06 May 2011

South of the Border, West of the Sun (Murakami Haruki)

The story, a love story, is simple. A boy fell in love with a girl. Many years later, when the man was already married, they met again.

I usually hate Haruki Murakami's fiction. The flatness of his characters, the cheesy self-help quotes, the repetitions of these cheesy self-help quotes, the poor execution of surrealism. These are some of my gripes about his works, particularly in most short stories in The Elephant Vanishes, all the stories in after the quake, and in Kafka on the Shore. The latter novel is simply an ambitious mess of puzzle fragments whose seams show at the edges. So I'm a bit surprised with the depth of characterization in South of the Border, West of the Sun. Murakami's mannerisms were still present but they were tempered by the voice of its narrator. The things that don't work well with the other books found their way here in concentrated form but somehow this book resisted the tendency to be mediocre. Perhaps it was because of the straight diction of the book, which can be detected in translator Philip Gabriel's careful words. For some reason, I liked this book as much as I liked Norwegian Wood. The simple writing style evoked authentic feelings of pain and loss. The characters were ordinary (ordinary guy, ordinary person) as the characters themselves are wont to describe themselves, here as well as in Norwegian Wood. Their very ordinariness questioning the extraordinary circumstances they find themselves in, the unusual relationships forged and broken. The narrator's emotional journey progressed through a fair amount of self-examination, an all too honest self-examination that was despairing and yet never totally depressing, never completely succumbing to the blows of life and hate, to the vision of the abyss. The main characters foundered and were lost. But a touch of hope lingered at the end, a generous glimpse of the miracle of existence. The ordinary characters were trying to be brave for the coming of "a brand-new day", here in this novel and in others.

This love story had certain moments of darkness, certain ominous moments. Yet in certain places, it had lightness and buoyancy, the fleeting clarity of an insight. Perhaps an inner truth, perhaps what goes on in the heart.

It's a good story. As clear and transparent as good wine.



  1. agree in parts ,Murkami also seems use similar types of characters in his books ,I read thios couple years ago and like it but wasn't bowled over by it ,all the best stu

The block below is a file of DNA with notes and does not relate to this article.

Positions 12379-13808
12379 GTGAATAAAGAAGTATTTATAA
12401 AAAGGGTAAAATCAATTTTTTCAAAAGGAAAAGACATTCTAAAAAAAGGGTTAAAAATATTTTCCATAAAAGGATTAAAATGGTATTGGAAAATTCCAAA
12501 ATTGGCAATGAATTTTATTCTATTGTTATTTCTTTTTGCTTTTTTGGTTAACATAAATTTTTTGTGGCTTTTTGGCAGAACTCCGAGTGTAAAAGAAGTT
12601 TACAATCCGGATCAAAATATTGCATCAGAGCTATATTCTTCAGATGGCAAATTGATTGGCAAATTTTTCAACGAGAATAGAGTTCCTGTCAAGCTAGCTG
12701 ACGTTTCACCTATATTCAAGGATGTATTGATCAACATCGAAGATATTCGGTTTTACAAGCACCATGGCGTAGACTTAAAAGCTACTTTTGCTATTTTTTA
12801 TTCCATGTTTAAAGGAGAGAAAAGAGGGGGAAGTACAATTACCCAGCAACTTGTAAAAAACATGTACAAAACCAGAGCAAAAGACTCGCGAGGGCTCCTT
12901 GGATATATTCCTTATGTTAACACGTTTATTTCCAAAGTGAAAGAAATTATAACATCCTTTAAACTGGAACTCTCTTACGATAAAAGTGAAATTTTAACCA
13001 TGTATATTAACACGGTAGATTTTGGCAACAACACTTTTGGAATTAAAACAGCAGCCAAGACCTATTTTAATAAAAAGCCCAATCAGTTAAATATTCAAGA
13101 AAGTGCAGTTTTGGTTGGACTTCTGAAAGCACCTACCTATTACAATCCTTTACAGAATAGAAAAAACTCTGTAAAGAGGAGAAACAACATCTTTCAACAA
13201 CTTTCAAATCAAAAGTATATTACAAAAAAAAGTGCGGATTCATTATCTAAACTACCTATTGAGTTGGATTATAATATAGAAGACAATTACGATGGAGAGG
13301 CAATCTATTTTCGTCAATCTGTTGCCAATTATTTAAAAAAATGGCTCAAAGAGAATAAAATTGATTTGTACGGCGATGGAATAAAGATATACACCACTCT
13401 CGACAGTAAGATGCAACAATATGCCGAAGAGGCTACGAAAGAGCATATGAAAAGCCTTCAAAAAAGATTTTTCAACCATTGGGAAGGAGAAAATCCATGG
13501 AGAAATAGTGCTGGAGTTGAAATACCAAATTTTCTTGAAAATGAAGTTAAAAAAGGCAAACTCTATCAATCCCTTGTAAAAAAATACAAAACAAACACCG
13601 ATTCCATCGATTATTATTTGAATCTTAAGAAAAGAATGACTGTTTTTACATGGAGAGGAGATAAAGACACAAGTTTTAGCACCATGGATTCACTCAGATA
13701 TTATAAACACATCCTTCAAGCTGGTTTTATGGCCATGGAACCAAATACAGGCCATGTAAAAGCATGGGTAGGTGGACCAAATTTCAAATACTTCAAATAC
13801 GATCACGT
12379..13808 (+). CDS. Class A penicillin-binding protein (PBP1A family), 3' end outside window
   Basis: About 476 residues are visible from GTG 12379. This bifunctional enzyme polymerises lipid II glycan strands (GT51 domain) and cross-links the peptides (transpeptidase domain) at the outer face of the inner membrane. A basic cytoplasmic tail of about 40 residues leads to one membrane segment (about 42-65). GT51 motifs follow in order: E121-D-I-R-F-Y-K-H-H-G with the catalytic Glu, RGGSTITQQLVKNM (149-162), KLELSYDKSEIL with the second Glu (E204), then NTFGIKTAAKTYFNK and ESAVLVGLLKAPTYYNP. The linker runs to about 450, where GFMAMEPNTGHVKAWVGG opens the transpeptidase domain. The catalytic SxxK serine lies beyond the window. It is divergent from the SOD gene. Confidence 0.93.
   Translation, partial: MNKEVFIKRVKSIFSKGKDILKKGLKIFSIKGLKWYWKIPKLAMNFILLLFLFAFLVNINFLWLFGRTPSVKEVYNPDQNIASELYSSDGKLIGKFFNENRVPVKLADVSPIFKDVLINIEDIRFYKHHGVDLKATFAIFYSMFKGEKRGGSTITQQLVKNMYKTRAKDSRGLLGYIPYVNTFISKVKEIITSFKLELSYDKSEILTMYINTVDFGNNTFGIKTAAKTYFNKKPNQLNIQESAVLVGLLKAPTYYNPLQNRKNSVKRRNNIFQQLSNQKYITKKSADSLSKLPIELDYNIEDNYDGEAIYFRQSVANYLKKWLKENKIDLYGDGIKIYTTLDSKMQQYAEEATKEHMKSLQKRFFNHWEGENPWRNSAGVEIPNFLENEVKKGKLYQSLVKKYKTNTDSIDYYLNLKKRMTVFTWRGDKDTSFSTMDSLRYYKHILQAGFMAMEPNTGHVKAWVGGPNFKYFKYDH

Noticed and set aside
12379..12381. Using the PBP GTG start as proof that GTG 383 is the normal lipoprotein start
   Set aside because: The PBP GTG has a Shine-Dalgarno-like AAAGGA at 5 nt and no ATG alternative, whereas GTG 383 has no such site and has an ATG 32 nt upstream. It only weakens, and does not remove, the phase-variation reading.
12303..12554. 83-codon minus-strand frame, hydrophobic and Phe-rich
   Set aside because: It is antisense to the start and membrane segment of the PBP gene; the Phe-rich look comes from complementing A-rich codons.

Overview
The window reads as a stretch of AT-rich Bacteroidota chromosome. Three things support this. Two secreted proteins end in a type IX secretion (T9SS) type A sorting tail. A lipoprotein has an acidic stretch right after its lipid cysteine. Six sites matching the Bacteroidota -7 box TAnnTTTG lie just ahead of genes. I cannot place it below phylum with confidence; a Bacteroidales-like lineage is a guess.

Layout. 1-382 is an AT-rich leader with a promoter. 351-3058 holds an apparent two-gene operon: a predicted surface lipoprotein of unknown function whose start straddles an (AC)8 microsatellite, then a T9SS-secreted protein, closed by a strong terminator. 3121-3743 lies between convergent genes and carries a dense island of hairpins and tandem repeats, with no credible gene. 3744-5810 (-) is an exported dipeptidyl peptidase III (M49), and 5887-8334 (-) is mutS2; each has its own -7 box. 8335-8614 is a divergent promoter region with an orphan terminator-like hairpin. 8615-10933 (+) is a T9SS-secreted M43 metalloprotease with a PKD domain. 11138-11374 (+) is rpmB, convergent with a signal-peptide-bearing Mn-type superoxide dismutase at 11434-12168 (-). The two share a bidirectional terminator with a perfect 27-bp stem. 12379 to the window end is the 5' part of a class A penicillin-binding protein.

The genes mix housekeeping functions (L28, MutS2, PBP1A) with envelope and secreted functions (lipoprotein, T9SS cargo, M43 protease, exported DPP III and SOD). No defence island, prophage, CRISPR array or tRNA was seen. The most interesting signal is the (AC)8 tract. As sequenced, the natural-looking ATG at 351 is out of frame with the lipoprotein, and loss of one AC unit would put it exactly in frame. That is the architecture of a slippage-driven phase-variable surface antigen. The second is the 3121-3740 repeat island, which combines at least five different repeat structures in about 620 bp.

2. Yeah, the main character in one book can almost be interchanged with another. The other characters around him are also similar types. I think the short stories are mostly weak because they trivialize in a short space the baggage carried by the characters. Whereas a sprawling surrealist epic can go out of hand, especially when populated by "non-ordinary" artificial characters (though I love the Sheep Man, particularly in A Wild Sheep Chase).

    All the best, Stu!

  3. Having just been completely blown away by The Wind-Up Bird Chronicle, Rise, I'm both amused and a little worried about all the negatives you heap on Murakami's other fiction (esp. Kafka on the Shore, which has a good shot at being my next novel by him whenever that time comes)! However, I'm glad to hear that this one worked a little better for you and I'll keep your reservations in mind later so I don't let my own expectations get too out of control for my second Murakami. P.S. Have you read any Oko Abe? Any opinions on him?

  4. Richard, The Wind-up is an unfinished book for me. I left it hanging after part one, I think 10 years ago! Now, I'll have to restart the book. Which is something I half-heartedly look forward too, as I remember many dreamlike sections in it making me want to sleep and dream the story instead. Though the harrowing story of Lt. Mamiya was still in my head after all these years.

    I'm not not-recommending Kafka. I think the Borges elements in the book will interest you. At this point, the surreal/magical realist side of Murakami is not always working well for me. But I've committed to reading all his books so I'm taking chances.

    Kobo Abe? I haven't, but I acquired 3 of his books and so I might give them a go soon.

  5. Kobo Abe, correct [ugh, I saw that right after I typed it last night and then slunk away in embarrassment and disgrace]. I don't have any time for him this month, but I got a hold of a couple of 1960s films (Pitfall and The Woman in the Dunes) where he contributed the screenplays. Am told he was an influence on the young Murakami, but I don't know whether that's good news or not for you now given how rewarding your Murakami project has and hasn't been for you!

  6. Haha. Well, you got half his name right. :P
    Yeah, The Woman in the Dunes (movie and book) comes highly recommended by friends too. Interesting what you say about Abe's influence. Murakami made a personal list of "top ten Japanese writers" but he didn't include Abe in it.

  7. Ah, interesting, Rise--will have to backtrack and see if I read that influence claim on Wikipedia or somewhere else more "reliable"!